Tuition

What to Paint When You’re Stuck Indoors with Sue Williams

18th January 2021 Estimated reading time: 5 mins

Sue Williams suggests that painting indoors in the winter (or during lockdown!) gives us the opportunity to keep on improving our paintings, ready for better times.

There are so many subjects to paint: the view from the window, indoor plants and still life. I enjoy painting vegetables and fruit, just as studies, but they also make great paintings to hang in the kitchen! Just painting simple vegetables gives us the opportunity to think about how we design our painting and to explore painting light and shadow. Painting texture could be practiced by painting something matt, like a turnip, contrasted with a shiny object like a red onion. Brussels sprouts or cabbages are good for experimenting with mixes of green, which will help with summer landscape painting

Step 1: Experiment with your still life set-up

I experimented with different set-ups for my still life and used a desk lamp with a daylight bulb to throw interesting shadows.
Starting with a few quick studies can help you decide on a design – rectangular, square, vertical or long horizontal, for example – and will familiarise you with the shapes and patterns of light and shade.

Step 2: Draw in your subject and the shadows

Using both straight and curved lines, I drew the vegetables with a Size 4 Flat in Burnt Sienna, diluted with a little medium. For a darker colour, add a little Ultramarine to the Burnt Sienna. I then added the shadows using the Size 10 Flat, with Ultramarine or Ultramarine with a little Burnt Sienna – both are useful as a shadow colour at this early stage. Use the oils like transparent watercolour and don’t add any White yet. Once White is added to a painting it is difficult to paint dark colours on top.

Step 3: Start painting your subjects

With the shadows established – and using the paint neat, without any medium – I started to build up the colours using the smallest amount of White in the mixes to make the paint more opaque. The red onion was painted with Quinacridone Magenta, Burnt Sienna, Ultramarine and Cadmium Red and a touch of White. Violet is useful for shadow areas on the red onion but only use a little as it is a strong colour. The yellow onion was painted with Clementine, Yellow Ochre and Burnt Sienna, and Violet mixed into Burnt Sienna for the shadows. I applied the brushstrokes around the onions as well as downwards.

Step 4: Start adding detail and highlights

With the shapes now described with colour, I started to add detail using my two Size 4 Flats. I kept one for darker areas and the other for lighter areas, wiping them clean when changing colour to keep the mixes fresh. I looked for the ‘shines’ and added reflected light from the table onto the underside of the red onion, using Quinacridone Magenta and White. For the yellow onion I used Yellow Ochre with White for the reflected light. Be aware that reflected colour will never be as bright as the highlight on top of the onion. The red onion reflects colour up into the yellow onion, as well as down onto the table and across to the garlic.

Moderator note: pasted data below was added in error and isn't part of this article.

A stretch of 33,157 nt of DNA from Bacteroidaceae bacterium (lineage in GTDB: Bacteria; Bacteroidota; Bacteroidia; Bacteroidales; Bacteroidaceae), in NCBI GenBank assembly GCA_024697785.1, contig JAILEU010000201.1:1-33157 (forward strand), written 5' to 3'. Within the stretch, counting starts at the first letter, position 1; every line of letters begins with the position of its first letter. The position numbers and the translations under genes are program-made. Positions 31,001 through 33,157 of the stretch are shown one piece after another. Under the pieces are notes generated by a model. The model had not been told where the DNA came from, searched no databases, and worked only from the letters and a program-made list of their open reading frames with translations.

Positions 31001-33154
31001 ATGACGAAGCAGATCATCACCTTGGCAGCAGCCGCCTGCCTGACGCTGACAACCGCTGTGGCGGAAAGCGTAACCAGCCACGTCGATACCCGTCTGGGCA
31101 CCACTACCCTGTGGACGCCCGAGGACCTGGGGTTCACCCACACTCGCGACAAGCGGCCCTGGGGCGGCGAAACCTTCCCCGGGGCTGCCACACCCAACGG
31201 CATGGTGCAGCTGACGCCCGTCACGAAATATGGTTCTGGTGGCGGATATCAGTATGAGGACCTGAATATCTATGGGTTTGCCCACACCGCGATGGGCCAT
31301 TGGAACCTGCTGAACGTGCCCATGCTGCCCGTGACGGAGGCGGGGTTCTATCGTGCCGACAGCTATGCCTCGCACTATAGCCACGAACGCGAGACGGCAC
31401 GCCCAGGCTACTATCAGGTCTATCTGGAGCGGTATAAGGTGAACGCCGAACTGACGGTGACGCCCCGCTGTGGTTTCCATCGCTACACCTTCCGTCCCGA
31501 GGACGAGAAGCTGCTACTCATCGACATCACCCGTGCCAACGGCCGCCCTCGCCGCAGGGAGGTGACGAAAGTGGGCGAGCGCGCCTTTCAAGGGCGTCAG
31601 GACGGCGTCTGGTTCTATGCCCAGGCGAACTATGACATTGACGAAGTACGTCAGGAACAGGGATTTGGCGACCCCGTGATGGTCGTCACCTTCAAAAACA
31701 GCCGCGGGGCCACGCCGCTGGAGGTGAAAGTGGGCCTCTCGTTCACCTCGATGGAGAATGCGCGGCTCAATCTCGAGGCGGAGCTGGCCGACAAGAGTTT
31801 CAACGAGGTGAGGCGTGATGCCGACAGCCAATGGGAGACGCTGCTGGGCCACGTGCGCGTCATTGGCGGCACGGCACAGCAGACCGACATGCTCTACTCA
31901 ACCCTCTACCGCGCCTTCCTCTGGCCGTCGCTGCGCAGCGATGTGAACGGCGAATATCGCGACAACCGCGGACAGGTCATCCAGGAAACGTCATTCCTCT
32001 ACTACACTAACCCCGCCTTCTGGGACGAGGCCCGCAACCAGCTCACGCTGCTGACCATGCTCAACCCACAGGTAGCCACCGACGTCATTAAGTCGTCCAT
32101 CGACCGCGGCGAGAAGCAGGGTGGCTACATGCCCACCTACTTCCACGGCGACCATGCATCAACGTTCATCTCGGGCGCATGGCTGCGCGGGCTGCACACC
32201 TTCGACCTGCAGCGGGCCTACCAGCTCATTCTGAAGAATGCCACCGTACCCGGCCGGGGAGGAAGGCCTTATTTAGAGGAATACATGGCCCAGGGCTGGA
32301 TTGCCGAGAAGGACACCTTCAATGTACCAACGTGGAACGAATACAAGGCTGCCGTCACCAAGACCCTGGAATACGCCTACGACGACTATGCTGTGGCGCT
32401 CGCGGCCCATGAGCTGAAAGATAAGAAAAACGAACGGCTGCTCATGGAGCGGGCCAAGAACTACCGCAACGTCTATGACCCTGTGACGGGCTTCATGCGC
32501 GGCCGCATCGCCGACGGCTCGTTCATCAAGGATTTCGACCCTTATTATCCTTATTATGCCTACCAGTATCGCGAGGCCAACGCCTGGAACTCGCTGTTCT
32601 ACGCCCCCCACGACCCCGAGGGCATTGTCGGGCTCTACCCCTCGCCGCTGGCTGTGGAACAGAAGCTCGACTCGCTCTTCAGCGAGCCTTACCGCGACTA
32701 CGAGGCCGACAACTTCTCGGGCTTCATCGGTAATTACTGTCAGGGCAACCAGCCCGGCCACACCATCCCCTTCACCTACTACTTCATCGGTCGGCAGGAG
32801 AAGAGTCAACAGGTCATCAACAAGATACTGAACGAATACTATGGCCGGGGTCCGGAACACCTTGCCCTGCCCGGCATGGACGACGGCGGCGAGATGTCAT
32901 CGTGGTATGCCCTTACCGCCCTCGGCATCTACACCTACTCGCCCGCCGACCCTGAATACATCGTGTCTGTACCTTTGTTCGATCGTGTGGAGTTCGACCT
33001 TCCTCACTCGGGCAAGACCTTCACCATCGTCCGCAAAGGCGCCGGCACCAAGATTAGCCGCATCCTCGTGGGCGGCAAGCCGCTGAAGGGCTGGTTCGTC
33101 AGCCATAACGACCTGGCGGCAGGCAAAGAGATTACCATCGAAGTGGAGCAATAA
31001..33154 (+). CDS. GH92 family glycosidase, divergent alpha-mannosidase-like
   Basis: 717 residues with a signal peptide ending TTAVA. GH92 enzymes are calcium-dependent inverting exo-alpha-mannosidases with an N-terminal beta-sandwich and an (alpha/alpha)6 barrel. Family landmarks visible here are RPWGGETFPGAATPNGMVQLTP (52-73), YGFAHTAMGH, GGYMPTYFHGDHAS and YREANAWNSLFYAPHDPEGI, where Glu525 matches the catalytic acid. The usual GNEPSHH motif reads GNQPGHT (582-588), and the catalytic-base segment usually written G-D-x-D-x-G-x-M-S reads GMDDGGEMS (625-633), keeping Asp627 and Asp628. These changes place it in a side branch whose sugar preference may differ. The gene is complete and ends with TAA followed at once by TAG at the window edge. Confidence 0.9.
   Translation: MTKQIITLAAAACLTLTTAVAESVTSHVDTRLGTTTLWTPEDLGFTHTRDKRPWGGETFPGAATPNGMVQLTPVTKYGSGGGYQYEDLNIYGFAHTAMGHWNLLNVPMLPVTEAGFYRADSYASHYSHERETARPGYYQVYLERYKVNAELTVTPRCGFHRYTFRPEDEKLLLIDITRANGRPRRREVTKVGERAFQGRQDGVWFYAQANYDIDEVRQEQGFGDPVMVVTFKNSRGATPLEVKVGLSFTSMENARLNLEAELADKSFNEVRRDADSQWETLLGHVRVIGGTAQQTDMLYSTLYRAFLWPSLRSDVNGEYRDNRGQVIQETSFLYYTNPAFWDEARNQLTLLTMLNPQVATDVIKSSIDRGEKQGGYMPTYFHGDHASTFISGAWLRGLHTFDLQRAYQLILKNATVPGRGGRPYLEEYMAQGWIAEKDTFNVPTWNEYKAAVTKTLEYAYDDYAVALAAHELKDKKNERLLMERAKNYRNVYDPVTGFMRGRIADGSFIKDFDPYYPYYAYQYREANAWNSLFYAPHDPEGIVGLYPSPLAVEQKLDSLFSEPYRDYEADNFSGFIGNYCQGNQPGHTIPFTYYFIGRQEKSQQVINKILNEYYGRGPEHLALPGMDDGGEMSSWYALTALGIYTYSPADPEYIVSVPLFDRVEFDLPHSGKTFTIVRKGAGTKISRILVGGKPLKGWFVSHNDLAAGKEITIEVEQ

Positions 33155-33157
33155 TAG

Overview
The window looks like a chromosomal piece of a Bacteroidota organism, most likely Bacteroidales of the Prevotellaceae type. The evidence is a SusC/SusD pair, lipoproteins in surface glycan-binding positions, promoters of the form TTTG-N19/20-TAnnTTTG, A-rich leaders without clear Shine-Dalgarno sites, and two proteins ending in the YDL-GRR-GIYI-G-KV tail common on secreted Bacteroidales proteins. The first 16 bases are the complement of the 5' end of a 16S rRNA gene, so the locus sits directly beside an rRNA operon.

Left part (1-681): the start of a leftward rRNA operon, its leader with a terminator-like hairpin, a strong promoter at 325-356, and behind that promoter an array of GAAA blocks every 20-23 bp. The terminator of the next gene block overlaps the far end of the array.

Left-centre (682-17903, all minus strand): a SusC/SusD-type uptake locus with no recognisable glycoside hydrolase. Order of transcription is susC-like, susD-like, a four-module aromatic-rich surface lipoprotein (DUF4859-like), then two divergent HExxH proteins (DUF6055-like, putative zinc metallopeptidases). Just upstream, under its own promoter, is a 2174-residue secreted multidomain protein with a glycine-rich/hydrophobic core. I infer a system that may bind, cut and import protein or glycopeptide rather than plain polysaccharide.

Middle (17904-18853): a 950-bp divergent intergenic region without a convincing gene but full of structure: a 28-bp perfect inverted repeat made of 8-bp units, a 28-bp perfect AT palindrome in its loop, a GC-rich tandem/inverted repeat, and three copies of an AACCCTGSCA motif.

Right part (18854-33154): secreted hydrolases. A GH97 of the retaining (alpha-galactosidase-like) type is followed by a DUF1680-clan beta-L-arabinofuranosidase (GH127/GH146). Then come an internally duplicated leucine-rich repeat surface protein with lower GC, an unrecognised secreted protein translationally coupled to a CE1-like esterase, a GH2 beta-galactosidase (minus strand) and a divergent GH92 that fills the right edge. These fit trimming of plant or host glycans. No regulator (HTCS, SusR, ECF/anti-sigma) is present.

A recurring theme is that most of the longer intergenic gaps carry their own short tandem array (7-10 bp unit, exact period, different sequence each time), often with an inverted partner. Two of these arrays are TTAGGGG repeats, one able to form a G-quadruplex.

Step 5: Use the direction of your brush to describe shape

The garlic was painted with quite a mix of colours; Clementine, and Yellow Ochre with White for the lights and Burnt Sienna with Ultramarine and Magenta for the shadows. The garlic looks white, but needs colour in it to look believable. The direction of the brushstrokes describes the shape. I used Sea Blue Deep with White and a little Magenta to start to build up colour in the background, keeping it bluer behind the garlic to show off its yellow-white colour.

Step 6: Work on your background

Continuing to work on the background, I kept the colour warmer towards the light and at the front of the painting, by mixing pale pink and yellow colours from White with Clementine, Red, and Magenta to indicate where the onions are reflecting colour onto the table. The highlights are the lightest part of the onion and go around the top and downwards. White with a little Magenta is useful for the red onion, as well as White with a little Cadmium Yellow in places. White with Lemon and White with Cadmium Yellow were used to make the shiny highlights on the yellow onion. 6

Step 7: Soften the shadows, and add final details

The shadows were softened and lightened by adding White to the mixes, and made more subtle by gently blending their edges. I used Sea Blue Deep, Magenta, Burnt Sienna and a tiny bit of Clementine. The shadows have colours reflected from the onions and garlic. Finally I added the fine roots using the Rigger and a couple of different colours that had been used to create each onion.

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